There is something about travelling alone, armed with just a pair of hands, a sign language and an inquisitive mind.
There is always that niggling thought, can I survive; will I be able to communicate with the immigration official, relax at the AirBnB, negotiate the transport system and accept help from others?
America couldn’t be more different than home: the sign language is different, they drop their ‘u’ to cut back on printing costs, and they speak stereophonically.
In reality, America is most probably one of the easiest countries to navigate because … so many Americans can sign something. America is also the country of Marlee Matlin, Switched at Birth, and obsession with expressive interpreters in emergency announcements.
I was on my journey to Chicago and decided to take the Irish route – I flew to Dublin and entered American immigration there, rather than the States. I thought it would save time and sort out immigration in my own time and on familiar territory.
I was ordered to stand in a queue, lined up in an orderly fashion, waiting for the next available immigration official. When it was my turn, I started to sweat a bit: what if the official asked me difficult questions? What if they refused to communicate with me in sign language or gesture? What if they didn’t want me in the country?
So, I approached the official, committed to the fact that I will use sign language unwaveringly, and I signed the little ASL I knew. HI, NAME ME j-o-h-n. PASSPORT YOU WANT(?).
I didn’t expect what would happen next, NO PROBLEM. PASSPORT PLEASE. TRAVEL WHERE? He signed in ASL. My jaw hit the floor and all of my fears vanished in a second.
He checked the documentation, asked me to recognise my luggage on the computer screen and scanned my fingers – and I was on my way.
The immigration official was stern all the way through because he was an official and treated me no differently from anyone else. I could argue this was a one off, but this experience didn’t stop there.
After I landed in Chicago, I had problems in working out how to buy a ticket for the Metro. While I was struggling, I was approached by a security guy with a bit of American styled customer care, he fingerspelled, ‘can I help you’. I then found out that I had pressed for the wrong ticket option and I was again on my way.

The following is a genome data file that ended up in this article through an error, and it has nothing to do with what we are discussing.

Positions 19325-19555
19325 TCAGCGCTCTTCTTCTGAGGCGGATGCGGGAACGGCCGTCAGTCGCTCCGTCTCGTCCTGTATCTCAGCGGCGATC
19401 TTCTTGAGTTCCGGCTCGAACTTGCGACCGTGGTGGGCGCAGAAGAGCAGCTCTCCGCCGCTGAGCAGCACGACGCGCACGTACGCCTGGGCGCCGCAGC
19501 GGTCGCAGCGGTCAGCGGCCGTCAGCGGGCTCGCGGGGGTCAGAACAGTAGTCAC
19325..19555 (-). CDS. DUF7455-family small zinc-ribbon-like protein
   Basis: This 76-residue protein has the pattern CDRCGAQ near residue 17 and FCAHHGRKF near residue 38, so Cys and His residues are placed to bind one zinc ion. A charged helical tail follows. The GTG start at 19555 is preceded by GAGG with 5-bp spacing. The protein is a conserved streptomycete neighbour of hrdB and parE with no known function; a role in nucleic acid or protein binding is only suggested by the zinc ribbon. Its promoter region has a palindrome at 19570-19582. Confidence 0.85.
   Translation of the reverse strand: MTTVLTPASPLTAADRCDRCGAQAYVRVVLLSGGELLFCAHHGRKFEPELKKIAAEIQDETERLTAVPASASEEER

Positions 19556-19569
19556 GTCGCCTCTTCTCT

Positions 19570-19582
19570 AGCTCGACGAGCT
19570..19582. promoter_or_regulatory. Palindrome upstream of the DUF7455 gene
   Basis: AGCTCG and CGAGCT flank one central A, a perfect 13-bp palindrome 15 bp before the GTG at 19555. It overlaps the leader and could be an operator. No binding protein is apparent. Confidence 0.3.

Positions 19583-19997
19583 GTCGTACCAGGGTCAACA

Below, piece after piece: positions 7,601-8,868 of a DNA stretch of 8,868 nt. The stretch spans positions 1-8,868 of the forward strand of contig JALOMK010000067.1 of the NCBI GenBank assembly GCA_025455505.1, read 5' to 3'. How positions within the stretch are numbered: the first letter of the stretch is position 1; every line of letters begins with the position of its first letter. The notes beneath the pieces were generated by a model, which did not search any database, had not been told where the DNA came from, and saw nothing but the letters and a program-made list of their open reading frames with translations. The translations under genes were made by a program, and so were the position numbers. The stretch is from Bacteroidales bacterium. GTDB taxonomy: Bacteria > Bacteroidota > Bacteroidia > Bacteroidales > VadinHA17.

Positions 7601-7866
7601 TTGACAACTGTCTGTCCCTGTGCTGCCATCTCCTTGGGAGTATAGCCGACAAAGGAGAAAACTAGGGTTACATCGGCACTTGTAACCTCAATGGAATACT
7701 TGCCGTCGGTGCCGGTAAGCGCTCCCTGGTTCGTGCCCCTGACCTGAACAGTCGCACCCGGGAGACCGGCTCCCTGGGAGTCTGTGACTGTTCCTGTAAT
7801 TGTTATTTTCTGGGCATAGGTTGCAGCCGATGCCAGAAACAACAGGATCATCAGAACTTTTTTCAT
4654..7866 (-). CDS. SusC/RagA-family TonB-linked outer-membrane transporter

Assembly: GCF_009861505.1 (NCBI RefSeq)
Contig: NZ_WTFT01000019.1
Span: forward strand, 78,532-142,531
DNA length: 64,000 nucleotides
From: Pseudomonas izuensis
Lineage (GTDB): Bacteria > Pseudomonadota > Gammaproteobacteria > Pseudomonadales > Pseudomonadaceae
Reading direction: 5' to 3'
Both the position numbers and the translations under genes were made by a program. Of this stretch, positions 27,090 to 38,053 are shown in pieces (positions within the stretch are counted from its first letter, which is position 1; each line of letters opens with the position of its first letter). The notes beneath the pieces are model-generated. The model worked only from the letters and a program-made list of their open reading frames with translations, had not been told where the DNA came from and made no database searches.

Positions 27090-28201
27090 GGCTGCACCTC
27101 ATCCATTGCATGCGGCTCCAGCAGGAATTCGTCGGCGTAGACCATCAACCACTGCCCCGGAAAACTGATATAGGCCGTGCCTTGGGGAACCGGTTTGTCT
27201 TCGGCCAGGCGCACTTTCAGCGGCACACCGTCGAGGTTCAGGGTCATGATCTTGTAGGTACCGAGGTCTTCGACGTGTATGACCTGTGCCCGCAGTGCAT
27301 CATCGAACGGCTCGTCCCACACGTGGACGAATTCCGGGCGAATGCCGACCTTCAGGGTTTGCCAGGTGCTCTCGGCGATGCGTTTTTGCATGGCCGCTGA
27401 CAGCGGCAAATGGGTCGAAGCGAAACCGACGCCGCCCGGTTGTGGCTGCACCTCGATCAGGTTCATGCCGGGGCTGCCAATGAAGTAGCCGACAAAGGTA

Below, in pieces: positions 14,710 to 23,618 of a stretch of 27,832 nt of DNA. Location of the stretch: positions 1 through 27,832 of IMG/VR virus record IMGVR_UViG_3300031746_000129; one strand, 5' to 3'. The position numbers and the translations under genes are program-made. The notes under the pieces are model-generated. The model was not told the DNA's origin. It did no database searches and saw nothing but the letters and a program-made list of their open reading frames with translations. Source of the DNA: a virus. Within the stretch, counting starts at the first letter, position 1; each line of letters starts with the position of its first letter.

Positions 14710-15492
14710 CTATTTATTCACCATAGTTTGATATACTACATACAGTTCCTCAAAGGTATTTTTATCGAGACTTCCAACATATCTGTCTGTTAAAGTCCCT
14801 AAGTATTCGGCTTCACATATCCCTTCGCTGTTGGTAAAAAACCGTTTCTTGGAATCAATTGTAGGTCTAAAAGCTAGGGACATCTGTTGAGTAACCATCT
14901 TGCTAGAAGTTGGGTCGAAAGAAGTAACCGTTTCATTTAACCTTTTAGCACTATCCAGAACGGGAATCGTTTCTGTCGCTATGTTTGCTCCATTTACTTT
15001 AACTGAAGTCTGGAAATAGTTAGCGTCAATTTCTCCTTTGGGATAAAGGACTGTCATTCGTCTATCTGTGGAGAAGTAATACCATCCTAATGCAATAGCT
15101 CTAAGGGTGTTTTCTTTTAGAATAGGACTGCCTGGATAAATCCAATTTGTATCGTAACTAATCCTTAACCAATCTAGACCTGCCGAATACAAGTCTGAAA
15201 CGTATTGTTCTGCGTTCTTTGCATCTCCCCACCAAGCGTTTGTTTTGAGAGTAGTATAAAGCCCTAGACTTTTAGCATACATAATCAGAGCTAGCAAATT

This experience of ASL signers suddenly appearing out of nowhere just continued through the 10 days I were there. The person in my queue when I wanted to order a coffee at the Krispy Kreme’s stall. The shop attendant in the shoe shop who signed a detailed comparison between two types of walking boots and tried to persuade me to buy a pair. The waiter in the restaurant who could sign what was on the menu and wanted a good tip.
In the end, I counted that I had 14 encounters over the 10 days when someone could sign in ASL.
America has had a different attitude to sign language. In much of Europe, we had periods when oralism was the main method of education – sign language became a dirty word. We are still recovering from the implicit oppression – sign language isn’t good enough, it doesn’t have a written form, it looks funny, etc. Instead, America has embraced sign language despite the Milan 1880 conference (where a ban began on signed languages in education).
Tony Evans wrote on Limping Chicken that learning BSL in schools as a GCSE will not necessarily improve the quality of Deaf people’s lives in the UK, and is likely to cause resentment to the language in the same way as English speaking children learning Welsh in Wales (from his experience).
Sometimes, we get a little bit caught up in our own inadequacies in learning a second language and forget that habits and trends can change.
Just this year, I am seeing an influx of students desiring to learn a second language, which is probably a spur from Brexit – young people are looking for options that will give them a fighting chance in the job market.
My own undergraduate class is full of students wanting to learn BSL for when they qualify as teachers, psychologists and social care professionals.
A GCSE in BSL cannot be a replacement for improving education for Deaf children but, at the same time, most deaf children are educated in a mainstream school with little support.
The issues will not be solved solely by specialist provision but through a whole school approach to language development.
We can’t improve the country solely by navel gazing and wondering why British people ‘can’t learn languages’. We need to look beyond our own psychosis and start to imagine a world where there is always someone who can sign something.
From my experience in America, I realised that to become an independent person in the world we live in, we need to make sign language more freely available at all levels of education. It is possible, I have seen it.
Read more of John’s articles for us here.
John Walker is a Teaching Fellow at University of Sussex and PhD student in Social Geography. Deaf, and sign language user by informed choice. He writes a blog on topics related to the Bourdieusian principle, by the title “Deaf Capital” . It is concerned with the ‘value’ that people place on the Deaf community or the cultural elements of deaf lives that can be askew or misconstrued. Follow him on twitter as @chereme
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